Morgan Stanley recently closed an innovative repackaging of impaired-aircraft ABS notes, issued through the bank's Combination Repackaged Asset Backed Securities II shelf, or CRABS II.
MS combined an interest portion from the A-9 notes of Airplanes Pass-Through Trust with zero-coupon Treasurys, which scores the new securities an A1' rating from Moody's Investors Service, compared to the Ba2' rating of the stand-alone A-9. The A-9 class, issued in March 2001 to refinance the existing A-4 and A-7 classes from the trust, was originally rated Aa2' by Moody's, noted Nicolas Weil, aircraft securitization analyst at the agency.
The $100 million CRABS trade allowed select holders of the impaired A-9 notes the opportunity to exchange their positions for the newly issued, principal-protected securities. The interest portion of the new A-2 subclass is based on the interest of the repacked A-9 notes, while the principal is based on the Treasurys. According to sources familiar with the transaction, investors in the A-9 notes might have opted for the exchange to avoid writing down their positions, or selling out at a loss. This would be particularly attractive if the noteholder believed the secondary market and/or lease market for aircraft - the health of which dictates projected cash flow and recoveries on pooled aircraft lease ABS - were going to improve down the line.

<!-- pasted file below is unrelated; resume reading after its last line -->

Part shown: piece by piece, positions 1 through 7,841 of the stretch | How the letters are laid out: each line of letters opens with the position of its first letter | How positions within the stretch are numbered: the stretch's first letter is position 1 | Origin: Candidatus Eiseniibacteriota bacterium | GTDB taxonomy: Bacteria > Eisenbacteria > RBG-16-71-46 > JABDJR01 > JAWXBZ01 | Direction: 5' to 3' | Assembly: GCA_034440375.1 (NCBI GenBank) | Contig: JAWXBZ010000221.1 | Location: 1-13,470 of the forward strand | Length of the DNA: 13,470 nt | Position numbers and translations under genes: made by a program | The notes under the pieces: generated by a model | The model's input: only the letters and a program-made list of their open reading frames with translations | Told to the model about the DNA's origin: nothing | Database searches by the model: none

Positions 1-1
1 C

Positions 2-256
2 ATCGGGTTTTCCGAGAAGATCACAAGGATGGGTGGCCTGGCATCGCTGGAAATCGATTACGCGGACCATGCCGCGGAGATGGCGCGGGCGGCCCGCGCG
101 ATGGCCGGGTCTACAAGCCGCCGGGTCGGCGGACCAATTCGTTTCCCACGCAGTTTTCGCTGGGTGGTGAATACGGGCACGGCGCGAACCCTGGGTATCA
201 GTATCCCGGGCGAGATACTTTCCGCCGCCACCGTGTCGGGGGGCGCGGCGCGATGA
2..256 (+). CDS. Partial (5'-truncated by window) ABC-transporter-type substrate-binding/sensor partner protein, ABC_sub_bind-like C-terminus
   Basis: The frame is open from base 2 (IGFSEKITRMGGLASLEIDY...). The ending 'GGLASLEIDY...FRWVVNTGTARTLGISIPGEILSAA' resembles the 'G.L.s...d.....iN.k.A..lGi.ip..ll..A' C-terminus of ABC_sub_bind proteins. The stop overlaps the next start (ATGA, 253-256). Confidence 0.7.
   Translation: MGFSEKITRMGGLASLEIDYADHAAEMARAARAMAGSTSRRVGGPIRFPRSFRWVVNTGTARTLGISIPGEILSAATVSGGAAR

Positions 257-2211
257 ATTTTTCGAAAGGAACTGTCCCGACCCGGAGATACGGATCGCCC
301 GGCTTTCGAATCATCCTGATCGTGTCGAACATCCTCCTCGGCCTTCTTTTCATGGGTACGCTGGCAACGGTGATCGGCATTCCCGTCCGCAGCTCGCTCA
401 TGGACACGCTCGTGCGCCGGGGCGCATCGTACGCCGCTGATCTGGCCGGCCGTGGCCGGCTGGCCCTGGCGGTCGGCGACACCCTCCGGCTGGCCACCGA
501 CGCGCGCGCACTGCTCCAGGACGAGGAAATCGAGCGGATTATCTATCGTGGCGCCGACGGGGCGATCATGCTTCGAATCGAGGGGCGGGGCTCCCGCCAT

Investors in the new deal receive a coupon below the A-9's initial Libor plus 55 basis points. CRABS II also includes a non-rated B piece, which accrues principal paid on the original A-9 notes included in the transaction.
The Airplanes Pass-Through Trust was created in 1996, financing (what was then) a $4 billion portfolio of aircraft for debis AirFinance. GE Capital Aviation Services is the primary servicer on the trust.